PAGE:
This summer, Martinez will travel to 14 highland provinces to offer the training. She anticipates that about 200 women will attend. At the end of the summer, she’ll invite all the participants to a great assembly. “The idea is to form a core of indigenous female leaders and this core will be able to teach other, organize and be an advocacy force for women,” she said.

Martinez is going into her project well-versed in the needs of indigenous women. Last summer, with funding from Bowdoin’s Grua/O’Connell and Surdna Foundation research fellowships, and support from a Mellon Mays fellowship, she conducted sociological research in Ecuador. She interviewed 10 indigenous women leaders, aged 40 to 66, about their life stories, and listened to them talk about what has helped them achieve their position of prominence and what has held them back. “My goal was to understand how these women were able to become leaders in their community and be in a position where they could create change for both women and indigenous people,” she said. This year, she wrote a thesis paper for an independent study, outlining the services or opportunities that would help more indigenous women gain influence and also describing what is holding them back.

One of the requests she heard over and over from the women she spoke with was for more leadership training.

After being gone for five years, Martinez said returning to Ecuador was joyful for her. “I felt very happy to be there again. But doing research didn’t feel like enough. I’m not going to just write a paper and that’s it,” she said. She asked herself, “What can I do now that I am outside this situation to contribute to women and indigenous people’s struggles?”

After she completes her summer of leadership trainings, Martinez said she will start thinking about attending a graduate program in sociology in her country. She said there’s no question about her leaving Ecuador again. “It is where everything I care about is,” she said.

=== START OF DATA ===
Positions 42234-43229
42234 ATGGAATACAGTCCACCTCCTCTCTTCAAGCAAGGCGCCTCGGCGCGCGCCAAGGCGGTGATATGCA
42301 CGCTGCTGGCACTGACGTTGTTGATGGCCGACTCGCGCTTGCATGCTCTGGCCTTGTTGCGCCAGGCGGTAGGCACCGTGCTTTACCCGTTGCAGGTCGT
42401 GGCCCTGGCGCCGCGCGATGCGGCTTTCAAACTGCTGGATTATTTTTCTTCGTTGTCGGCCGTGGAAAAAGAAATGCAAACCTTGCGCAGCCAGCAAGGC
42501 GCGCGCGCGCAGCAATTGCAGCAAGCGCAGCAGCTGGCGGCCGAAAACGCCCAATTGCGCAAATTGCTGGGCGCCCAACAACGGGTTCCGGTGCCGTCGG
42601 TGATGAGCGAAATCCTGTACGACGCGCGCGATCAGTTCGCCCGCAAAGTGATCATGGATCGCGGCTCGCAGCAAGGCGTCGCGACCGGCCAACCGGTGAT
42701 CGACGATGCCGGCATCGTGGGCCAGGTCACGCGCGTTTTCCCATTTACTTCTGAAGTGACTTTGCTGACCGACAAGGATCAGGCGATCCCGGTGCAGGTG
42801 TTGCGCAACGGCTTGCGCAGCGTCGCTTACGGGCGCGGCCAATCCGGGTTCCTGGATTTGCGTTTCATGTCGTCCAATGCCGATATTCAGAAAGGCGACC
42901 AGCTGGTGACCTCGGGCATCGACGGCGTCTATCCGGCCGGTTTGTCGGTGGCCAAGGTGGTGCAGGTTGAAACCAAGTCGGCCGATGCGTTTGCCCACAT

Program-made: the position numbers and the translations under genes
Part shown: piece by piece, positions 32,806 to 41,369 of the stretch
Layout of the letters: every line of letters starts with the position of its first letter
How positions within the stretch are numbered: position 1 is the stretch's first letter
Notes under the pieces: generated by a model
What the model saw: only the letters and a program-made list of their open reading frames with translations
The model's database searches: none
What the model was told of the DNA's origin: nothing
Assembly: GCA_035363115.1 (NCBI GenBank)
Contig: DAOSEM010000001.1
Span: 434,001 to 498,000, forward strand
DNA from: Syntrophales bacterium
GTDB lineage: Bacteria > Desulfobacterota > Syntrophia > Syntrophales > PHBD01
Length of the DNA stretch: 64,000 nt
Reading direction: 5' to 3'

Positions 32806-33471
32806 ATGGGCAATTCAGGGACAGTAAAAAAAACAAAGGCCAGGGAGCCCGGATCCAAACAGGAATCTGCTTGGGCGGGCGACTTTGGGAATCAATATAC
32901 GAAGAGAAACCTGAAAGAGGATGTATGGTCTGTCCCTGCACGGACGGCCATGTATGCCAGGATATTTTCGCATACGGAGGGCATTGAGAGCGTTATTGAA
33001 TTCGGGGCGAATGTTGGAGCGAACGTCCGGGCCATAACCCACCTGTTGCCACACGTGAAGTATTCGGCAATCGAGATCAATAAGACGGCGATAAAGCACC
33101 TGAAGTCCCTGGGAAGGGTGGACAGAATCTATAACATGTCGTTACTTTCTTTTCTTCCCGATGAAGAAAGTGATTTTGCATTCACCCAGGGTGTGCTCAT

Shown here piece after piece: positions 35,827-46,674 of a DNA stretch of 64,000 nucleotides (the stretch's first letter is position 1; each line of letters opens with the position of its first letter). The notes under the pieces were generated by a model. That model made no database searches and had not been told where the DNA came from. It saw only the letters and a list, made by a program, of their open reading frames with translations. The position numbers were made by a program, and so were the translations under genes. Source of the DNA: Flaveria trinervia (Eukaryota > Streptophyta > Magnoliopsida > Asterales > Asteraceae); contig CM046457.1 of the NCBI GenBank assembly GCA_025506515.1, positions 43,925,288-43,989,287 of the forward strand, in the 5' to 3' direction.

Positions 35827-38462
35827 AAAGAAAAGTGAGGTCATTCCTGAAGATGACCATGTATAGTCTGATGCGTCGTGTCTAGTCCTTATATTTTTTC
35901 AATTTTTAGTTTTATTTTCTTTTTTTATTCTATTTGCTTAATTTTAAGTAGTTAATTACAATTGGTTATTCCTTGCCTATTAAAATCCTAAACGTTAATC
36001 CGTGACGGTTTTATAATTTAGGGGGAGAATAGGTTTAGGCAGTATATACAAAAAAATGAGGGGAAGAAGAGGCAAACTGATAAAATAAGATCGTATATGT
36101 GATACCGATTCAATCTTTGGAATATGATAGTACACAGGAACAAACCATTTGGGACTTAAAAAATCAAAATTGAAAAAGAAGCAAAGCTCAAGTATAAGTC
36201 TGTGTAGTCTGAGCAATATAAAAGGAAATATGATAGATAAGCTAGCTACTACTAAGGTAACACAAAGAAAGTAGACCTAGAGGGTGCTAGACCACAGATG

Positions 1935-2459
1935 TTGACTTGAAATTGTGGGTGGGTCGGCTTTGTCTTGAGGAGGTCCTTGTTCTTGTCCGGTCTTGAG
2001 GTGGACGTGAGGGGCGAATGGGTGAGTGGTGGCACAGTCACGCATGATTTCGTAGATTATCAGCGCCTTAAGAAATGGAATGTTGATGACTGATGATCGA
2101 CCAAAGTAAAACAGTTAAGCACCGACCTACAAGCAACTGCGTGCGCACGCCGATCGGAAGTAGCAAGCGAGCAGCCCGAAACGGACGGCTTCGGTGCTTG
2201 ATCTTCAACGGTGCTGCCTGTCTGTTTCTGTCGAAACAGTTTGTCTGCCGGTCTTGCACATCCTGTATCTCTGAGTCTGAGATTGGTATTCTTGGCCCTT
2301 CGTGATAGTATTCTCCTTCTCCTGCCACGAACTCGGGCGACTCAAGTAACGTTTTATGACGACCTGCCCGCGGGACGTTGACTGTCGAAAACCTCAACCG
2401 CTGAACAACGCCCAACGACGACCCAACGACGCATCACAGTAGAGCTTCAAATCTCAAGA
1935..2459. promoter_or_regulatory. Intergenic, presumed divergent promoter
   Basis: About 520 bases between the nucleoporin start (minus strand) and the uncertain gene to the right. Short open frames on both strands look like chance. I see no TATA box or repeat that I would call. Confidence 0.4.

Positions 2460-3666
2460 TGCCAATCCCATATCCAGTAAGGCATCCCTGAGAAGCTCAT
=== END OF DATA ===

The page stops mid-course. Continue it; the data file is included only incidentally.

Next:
UCHS Journalism Students Receive Numerous Awards

University City High School Journalism students received over 30 state-level awards at the Missouri Interscholastic Press Association (MIPA) Scholastic Journalism Day at University of Missouri in Columbia on Wednesday, April 6. Publications students accepted the awards at the closing ceremony where 1300 state-wide journalism students and advisers were in attendance. Congratulations to these outstanding students and their fabulous teacher, Ms. Mary Williams!

2015-16 MIPA State Journalism Awards
[Ratings: All Missouri, Superior, Excellent, Honorable Mention]

Overall Publications Awards:
U-Times Newspaper: All Missouri (Christine Politte, editor-in-chief)
U-Times Online Newspaper: Excellent (Payton Bass, editor-in-chief)
Yearbook (2016 edition): Excellent (Emily Looby, editor-in-chief)

All-Missouri Awards
Newspaper News Story (Borrowed Logo): Christine Politte (editor-in-chief)
Newspaper Editorial (School Spirit Shrinks): Christine Politte (editor-in-chief)
Yearbook Theme/Concept: Johanna Hill and Hannah Fuller (co-editors-in-chief)
Yearbook Student Life Design (Love Actually): Johanna Hill (co-editor-in-chief)

Individual Awards, Reporting:
Excellent, Newspaper Sports Writing: Kathryn Fuller
Excellent, Newspaper Feature Writing: Francene Bethune
Honorable Mention, Newspaper Feature Writing: Jaylen Williams
Honorable Mention, Newspaper News Story: Christine Politte

Individual Awards: Diversity Awareness
Superior, Newspaper Editorial (Straight Outta U. City): Payton Bass
Superior, Newspaper Editorial (Black Students Need More): Payton Bass
Excellent, Newspaper News Story (Fox, Ritenour Students): Kathryn Fuller
Excellent, Newspaper Feature (Black History Evades…): Jaylen Williams
Honorable Mention, Editorial (The Kids Aren’t Alright): Payton Bass

Individual Awards: Design
Superior, Newspaper Design (Homecoming Spread): Christine Politte
Superior, Yearbook Student Life Design: Hannah Fuller
Excellent, Yearbook Student Life Design: Aniya Kendrick
Excellent, Yearbook Academic Design: Cat Hoff
Excellent, Yearbook Sports Design: Cat Hoff
Honorable Mention, Newspaper Spread Design, Christine Politte

Individual Awards: Photography
Superior, Yearbook Photo Essay: Johanna Hill, Della Cox, and Hannah Fuller
Superior, Yearbook Sports Photo: Jermarcus Perkins
Superior, Yearbook Personality/Portrait: Cat Hoff
Excellent, Yearbook Sports Feature: Taneya Parker
Excellent, Yearbook Student Life: Christine Politte
Excellent, Newspaper Student Life: Lucy Wurst
Excellent, Yearbook Student Life: Johanna Hill
Excellent, Yearbook Personality/Portrait: Cat Hoff
Honorable Mention, Yearbook Personality/Portrait: Johanna Hill
Honorable Mention, Yearbook Photo Illustration: Taneya Parker and Hannah Fuller
Honorable Mention, Yearbook Sports Feature: Christine Politte
Honorable Mention, Yearbook Sports Feature: Hannah Fuller
Honorable Mention, Yearbook Student Life: Cat Hoff
Honorable Mention, Yearbook Student Life: Christine Politte (x3)